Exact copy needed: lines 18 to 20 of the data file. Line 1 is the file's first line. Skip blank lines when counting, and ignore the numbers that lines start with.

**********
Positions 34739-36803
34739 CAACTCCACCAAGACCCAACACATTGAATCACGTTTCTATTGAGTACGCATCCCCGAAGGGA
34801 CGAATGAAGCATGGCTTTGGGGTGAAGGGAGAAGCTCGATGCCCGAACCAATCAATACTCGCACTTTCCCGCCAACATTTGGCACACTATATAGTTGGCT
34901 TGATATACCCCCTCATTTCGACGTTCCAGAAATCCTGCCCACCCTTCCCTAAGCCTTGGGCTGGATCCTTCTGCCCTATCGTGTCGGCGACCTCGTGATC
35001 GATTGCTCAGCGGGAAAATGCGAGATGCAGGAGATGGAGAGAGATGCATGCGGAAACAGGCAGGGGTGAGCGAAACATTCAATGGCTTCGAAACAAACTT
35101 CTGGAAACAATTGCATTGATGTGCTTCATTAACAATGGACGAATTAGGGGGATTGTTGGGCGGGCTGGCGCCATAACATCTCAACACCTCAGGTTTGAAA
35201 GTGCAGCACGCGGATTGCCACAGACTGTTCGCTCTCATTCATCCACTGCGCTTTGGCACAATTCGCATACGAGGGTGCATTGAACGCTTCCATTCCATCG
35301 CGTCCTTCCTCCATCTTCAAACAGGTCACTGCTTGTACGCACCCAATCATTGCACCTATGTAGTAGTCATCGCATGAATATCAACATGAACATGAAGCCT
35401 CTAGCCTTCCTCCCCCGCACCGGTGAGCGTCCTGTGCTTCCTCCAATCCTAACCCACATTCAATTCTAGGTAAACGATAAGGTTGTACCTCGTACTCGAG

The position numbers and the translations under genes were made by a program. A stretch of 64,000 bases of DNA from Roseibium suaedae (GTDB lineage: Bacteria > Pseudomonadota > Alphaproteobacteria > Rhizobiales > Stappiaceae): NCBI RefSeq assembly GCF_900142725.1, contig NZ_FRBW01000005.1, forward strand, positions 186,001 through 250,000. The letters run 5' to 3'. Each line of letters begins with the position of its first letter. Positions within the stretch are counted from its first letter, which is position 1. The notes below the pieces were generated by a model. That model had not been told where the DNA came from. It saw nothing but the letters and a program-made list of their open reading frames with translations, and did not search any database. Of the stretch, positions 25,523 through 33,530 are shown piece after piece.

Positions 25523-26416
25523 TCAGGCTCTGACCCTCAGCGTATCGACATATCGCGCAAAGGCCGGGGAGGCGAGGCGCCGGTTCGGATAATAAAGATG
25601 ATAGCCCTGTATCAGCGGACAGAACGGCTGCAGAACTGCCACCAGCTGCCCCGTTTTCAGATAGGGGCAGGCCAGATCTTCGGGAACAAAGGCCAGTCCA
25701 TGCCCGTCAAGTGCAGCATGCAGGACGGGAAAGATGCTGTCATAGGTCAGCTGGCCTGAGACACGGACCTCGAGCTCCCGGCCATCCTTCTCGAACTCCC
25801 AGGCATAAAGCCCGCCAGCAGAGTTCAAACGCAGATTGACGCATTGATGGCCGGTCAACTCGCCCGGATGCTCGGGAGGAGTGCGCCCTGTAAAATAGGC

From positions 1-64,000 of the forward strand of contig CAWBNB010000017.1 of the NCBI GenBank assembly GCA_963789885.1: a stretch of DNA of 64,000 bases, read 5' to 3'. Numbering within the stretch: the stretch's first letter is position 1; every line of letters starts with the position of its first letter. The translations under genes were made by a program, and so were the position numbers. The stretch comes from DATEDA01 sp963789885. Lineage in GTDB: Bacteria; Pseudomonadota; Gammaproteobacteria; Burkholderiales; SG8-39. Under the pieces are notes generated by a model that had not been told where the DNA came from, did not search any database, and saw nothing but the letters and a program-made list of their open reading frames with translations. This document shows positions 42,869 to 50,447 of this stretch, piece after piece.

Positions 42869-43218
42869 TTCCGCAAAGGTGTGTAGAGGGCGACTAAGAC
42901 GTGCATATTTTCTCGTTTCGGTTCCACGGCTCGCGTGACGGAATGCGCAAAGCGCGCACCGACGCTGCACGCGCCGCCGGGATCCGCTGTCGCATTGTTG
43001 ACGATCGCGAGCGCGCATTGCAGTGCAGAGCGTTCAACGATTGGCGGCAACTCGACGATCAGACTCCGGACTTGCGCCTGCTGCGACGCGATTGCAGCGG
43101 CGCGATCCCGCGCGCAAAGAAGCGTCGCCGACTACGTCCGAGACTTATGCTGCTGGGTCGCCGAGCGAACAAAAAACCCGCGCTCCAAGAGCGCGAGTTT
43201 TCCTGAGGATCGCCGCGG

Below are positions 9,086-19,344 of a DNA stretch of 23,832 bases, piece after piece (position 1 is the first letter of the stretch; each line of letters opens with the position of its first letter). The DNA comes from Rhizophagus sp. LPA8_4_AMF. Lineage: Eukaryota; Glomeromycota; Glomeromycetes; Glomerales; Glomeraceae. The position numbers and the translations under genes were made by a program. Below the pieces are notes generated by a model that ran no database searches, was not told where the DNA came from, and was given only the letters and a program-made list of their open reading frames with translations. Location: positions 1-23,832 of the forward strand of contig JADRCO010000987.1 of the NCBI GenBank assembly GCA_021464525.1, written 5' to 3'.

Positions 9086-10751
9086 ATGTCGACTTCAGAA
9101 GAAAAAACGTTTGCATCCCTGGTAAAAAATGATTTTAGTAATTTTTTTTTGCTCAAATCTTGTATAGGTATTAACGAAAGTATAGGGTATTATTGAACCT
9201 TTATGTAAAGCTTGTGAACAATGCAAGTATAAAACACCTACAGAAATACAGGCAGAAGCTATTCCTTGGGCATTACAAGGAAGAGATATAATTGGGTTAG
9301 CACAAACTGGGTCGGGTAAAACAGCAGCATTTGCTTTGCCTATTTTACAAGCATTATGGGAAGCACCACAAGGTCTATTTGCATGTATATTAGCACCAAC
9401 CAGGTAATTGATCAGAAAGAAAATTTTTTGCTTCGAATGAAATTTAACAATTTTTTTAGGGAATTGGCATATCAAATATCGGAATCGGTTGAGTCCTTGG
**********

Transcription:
42869 TTCCGCAAAGGTGTGTAGAGGGCGACTAAGAC
42901 GTGCATATTTTCTCGTTTCGGTTCCACGGCTCGCGTGACGGAATGCGCAAAGCGCGCACCGACGCTGCACGCGCCGCCGGGATCCGCTGTCGCATTGTTG
43001 ACGATCGCGAGCGCGCATTGCAGTGCAGAGCGTTCAACGATTGGCGGCAACTCGACGATCAGACTCCGGACTTGCGCCTGCTGCGACGCGATTGCAGCGG